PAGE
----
A well-informed investor wants to know the expected return of his portfolio. Knowing the expected return can help an investor prepare for various outcomes based on all available information.

What is Expected Return?

Expected return is the anticipated profit or loss from an investor's portfolio. Investors use expected return as a way of preparing for likely future outcomes. Expected return is just that: expected. It is not guaranteed, as it is based on historical returns and used to generate expectations, but it is not a prediction.

How to Calculate Expected Return

To calculate the expected return of a portfolio, an investor needs to add up the weighted averages of each security's expected returns. The equation for the expected return of a portfolio with three securities is as follows:

Expected Return=WA×RA+WB×RB+WC×RCwhere:WA = Weight of security ARA = Expected return of security AWB = Weight of security BRB = Expected return of security BWC = Weight of security CRC = Expected return of security C\begin{aligned} &\text{Expected Return}=WA\times{RA}+WB\times{RB}+WC\times{RC}\\ &\textbf{where:}\\ &\text{WA = Weight of security A}\\ &\text{RA = Expected return of security A}\\ &\text{WB = Weight of security B}\\ &\text{RB = Expected return of security B}\\ &\text{WC = Weight of security C}\\ &\text{RC = Expected return of security C}\\ \end{aligned}Expected Return=WA×RA+WB×RB+WC×RCwhere:WA = Weight of security ARA = Expected return of security AWB = Weight of security BRB = Expected return of security BWC = Weight of security CRC = Expected return of security C

To calculate the expected return of an investor's portfolio, the investor needs to know the expected return of each of the securities in his portfolio as well as the overall weight of each security in the portfolio.

Expected return is based on historical data, so investors should take into consideration the likelihood that each security will achieve its historical return given the current investing environment. Some assets, like bonds, are more likely to match their historical returns, while others, like stocks, may vary more widely from year to year. A lottery, for instance, may have a high expected return but a low probability of achieving it.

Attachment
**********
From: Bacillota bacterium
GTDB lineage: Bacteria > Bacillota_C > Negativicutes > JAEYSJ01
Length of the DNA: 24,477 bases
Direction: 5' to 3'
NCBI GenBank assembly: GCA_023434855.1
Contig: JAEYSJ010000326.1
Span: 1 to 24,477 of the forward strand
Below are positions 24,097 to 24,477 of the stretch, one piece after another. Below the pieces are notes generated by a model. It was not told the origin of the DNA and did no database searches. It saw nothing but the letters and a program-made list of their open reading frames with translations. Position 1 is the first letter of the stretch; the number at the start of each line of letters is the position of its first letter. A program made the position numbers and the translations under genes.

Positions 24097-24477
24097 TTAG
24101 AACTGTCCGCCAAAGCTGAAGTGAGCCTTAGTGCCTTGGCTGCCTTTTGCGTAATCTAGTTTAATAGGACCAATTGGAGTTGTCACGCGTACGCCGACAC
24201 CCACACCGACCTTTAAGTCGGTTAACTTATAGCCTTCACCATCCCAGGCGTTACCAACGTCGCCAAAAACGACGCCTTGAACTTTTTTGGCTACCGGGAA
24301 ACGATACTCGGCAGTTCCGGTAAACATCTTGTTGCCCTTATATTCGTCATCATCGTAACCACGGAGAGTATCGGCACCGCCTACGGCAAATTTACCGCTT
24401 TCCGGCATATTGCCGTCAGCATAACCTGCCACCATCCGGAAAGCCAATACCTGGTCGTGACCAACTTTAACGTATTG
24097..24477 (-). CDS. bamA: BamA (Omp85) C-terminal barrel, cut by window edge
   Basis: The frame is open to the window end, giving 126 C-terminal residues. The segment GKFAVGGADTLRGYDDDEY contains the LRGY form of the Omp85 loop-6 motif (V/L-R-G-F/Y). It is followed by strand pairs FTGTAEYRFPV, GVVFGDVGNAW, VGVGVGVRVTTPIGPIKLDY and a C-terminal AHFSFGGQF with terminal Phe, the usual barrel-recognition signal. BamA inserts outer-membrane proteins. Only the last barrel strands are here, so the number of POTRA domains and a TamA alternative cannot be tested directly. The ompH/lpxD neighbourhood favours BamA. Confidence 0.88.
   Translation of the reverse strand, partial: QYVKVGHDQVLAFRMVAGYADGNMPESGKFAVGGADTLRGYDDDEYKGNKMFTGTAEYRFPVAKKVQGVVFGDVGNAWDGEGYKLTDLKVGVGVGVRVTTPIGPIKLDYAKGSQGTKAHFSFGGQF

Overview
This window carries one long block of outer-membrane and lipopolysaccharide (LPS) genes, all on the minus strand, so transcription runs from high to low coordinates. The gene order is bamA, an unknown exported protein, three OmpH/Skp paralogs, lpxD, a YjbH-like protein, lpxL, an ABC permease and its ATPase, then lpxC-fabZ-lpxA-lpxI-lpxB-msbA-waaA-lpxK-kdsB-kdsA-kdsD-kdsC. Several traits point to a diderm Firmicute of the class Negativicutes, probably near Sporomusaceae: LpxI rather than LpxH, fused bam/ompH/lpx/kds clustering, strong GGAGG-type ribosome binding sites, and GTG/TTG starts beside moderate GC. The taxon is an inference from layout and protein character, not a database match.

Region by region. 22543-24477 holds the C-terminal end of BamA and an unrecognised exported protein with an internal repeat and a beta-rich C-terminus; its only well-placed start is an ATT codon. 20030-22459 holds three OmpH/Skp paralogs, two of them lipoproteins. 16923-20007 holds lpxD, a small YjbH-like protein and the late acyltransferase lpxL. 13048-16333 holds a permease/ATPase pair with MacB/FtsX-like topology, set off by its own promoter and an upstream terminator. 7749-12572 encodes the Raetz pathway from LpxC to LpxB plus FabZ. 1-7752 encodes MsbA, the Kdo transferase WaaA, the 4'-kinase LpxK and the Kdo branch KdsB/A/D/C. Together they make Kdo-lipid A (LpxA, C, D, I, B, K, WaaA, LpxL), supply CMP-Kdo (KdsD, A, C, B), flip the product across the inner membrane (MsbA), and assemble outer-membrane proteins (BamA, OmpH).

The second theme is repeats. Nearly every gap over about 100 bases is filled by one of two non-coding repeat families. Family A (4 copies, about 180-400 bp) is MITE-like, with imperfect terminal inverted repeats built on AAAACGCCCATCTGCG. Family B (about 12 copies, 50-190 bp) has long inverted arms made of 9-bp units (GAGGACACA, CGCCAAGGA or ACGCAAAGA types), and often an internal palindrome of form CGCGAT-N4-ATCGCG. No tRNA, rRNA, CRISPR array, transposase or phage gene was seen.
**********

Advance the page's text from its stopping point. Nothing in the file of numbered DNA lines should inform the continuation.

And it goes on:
Past and Future Returns

An investor bases the estimates of the expected return of a security on the assumption that what has been proven true in the past will continue to be proven true in the future. The investor does not use a structural view on the market to calculate the expected return. He finds the weight of each security in the portfolio by taking the value of each of the securities and dividing it by the total value of the security.

Once the expected return of each security is known and the weight of each security has been calculated, an investor simply multiplies the expected return of each security by the weight of the same security, and adds up the product of each security.

Since the market is volatile and unpredictable, calculating the expected return of a security is more guesswork than definite, and it could cause inaccuracy in the calculated expected return of a portfolio.

Limitations of Expected Return

Expected returns so not paint a complete picture, so making investment decisions based on them alone can be dangerous. For instance, expected returns do not take volatility into account. Securities that range from high gains to losses from year to year can have the same expected returns as steady ones that stay in a lower range. And as expected returns are backward looking, they do not factor in current market conditions, political environment, legal and regulatory changes, and other factors.